When you send your resume to a potential employer, you’re probably expecting to stand out from the crowd. You’re hoping your unique experience, skills, and background will pop, but everything that makes you awesome is hidden in the same types of sections as every other resume. Or worse, it’s not there at all. Because let’s face it, mentioning the lawn-mowing empire you built when you were 12 in your work experience section would be a bit odd. But that speaks volumes about who you are!
Now don’t get me wrong, the information in those classic resume sections is still important, but there’s a lot more to you as a person. Because your personality is just as (and often even more) important than your technical qualifications. In fact, a shocking 89% of unsuccessful hires are actually the result of personality or motivational issues and not technical incompetence (which makes up only 11%).
So as it turns out, your resume should be more than a catalog of qualifications. It should bring your personality front and center because that’s actually crucial information for the person hiring you. Still, that’s easier said than done. To help you out, here are 3 questions you should answer on your resume that will help you represent you more as a person, rather than only a professional.
1. What are you most proud of?
According to Lou Adler, the only question that really matters when hiring someone is “What single project or task would you consider your most significant accomplishment?”. Your answer to this question helps to tell your story, what problems you’ve faced, how you tackled them, and what you learned on the way.
But often, you want to list a few things that you’re most proud of. You can pick three or four things that have really formed you as a person - living in another country without knowing the local language, not giving up after failing 4 startups, or even the friendships you’ve built. This is the kind of information that makes HR want to invite you for an interview and even makes people say “wow” when reading your resume.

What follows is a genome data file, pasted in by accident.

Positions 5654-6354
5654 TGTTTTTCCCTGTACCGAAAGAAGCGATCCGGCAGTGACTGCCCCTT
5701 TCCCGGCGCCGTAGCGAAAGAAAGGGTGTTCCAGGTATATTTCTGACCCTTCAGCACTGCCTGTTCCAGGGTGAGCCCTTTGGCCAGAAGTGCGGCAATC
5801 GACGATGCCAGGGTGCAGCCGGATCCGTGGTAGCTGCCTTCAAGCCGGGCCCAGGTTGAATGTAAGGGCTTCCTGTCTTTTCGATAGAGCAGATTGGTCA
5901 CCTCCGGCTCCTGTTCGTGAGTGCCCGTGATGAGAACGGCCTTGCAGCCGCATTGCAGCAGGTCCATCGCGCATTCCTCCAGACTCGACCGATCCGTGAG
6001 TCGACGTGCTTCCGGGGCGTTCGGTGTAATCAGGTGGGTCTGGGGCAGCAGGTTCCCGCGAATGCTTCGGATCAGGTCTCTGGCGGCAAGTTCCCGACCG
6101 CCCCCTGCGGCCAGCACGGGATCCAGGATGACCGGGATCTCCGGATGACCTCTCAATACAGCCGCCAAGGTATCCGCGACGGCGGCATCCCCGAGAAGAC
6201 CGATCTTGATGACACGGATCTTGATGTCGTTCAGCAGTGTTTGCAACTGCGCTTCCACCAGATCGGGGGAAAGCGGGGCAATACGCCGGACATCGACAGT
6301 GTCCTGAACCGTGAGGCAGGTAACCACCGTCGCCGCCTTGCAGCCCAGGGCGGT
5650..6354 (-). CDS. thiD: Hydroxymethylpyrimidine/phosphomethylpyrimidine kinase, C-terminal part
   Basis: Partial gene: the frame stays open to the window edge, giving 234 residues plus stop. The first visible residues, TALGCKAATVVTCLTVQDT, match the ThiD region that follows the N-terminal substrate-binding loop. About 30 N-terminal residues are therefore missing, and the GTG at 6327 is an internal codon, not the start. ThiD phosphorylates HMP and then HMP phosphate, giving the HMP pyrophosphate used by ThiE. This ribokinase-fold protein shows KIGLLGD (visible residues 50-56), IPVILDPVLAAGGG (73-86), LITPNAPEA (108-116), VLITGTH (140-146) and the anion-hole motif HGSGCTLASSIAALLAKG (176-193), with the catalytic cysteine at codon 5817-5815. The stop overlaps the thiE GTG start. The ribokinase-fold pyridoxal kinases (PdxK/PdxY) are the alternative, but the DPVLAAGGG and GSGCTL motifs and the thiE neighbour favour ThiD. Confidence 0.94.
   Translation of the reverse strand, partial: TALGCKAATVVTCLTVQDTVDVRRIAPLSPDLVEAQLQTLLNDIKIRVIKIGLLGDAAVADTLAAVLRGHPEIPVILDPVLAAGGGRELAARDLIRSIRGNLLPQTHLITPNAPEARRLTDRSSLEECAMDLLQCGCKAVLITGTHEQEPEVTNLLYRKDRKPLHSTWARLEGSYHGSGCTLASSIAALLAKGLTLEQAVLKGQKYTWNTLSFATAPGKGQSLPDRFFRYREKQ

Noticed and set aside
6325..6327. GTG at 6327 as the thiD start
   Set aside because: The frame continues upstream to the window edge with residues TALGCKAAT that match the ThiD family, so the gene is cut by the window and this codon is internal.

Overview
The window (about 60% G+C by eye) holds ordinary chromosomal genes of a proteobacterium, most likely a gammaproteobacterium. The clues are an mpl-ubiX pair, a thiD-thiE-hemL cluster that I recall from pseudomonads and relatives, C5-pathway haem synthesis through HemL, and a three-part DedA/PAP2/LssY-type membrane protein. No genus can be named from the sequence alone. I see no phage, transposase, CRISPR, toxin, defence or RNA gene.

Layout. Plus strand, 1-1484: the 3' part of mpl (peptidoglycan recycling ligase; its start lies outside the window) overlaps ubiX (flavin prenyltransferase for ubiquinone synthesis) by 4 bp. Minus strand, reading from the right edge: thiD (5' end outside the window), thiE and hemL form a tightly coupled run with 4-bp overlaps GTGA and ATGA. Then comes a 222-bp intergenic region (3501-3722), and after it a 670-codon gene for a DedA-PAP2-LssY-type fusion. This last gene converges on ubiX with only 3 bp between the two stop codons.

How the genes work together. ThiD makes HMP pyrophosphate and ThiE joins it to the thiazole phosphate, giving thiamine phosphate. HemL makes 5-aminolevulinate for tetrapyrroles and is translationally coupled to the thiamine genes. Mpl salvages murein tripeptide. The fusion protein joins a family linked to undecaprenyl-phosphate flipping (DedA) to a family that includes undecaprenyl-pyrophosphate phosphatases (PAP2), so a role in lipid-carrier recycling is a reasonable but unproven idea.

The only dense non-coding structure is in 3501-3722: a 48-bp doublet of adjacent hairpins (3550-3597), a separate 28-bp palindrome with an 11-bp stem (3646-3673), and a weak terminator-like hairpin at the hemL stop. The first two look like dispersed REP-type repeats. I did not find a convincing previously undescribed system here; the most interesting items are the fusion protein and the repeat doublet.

2. What do you do in your free time?
Another popular interview question is - “How do you spend your free time?”. By asking this question, the interviewer is trying to understand what else you do besides working and why. The answer helps them evaluate how you’re growing, the things you’re passionate about, and the common ground between you and other team members. So why not tell them that before the interview? It’s a great chance to stand out, as our spare time is unique to all of us and sometimes defines us better than the jobs we’ve had in the last 10 years.
3. What are your favorite books?
Elon Musk has bachelor degrees in physics and economics, but it's an absurd overstatement to say that they prepared him to run Tesla Motors or to send rockets into space. When asked how he has learned things, his answer was simple - “I read books”.
Considering Elon Musk was never been a great student, leaving out information like this would have made his resume look positively mediocre before he co-founded Paypal. Adding your favorite books can do the same for you, show your passions, your autodidactic drive, and maybe just how interesting you are.
So go for it, mention how proud you are of building the greatest lawn-mowing empire in the tri-state area, bring up how much time you spend building airplanes in your garage, and by all means, name-drop the book that changed your life. It might seem unusual at first but it gives your future employers a couple of reasons to keep your resume on top of the “yes” pile.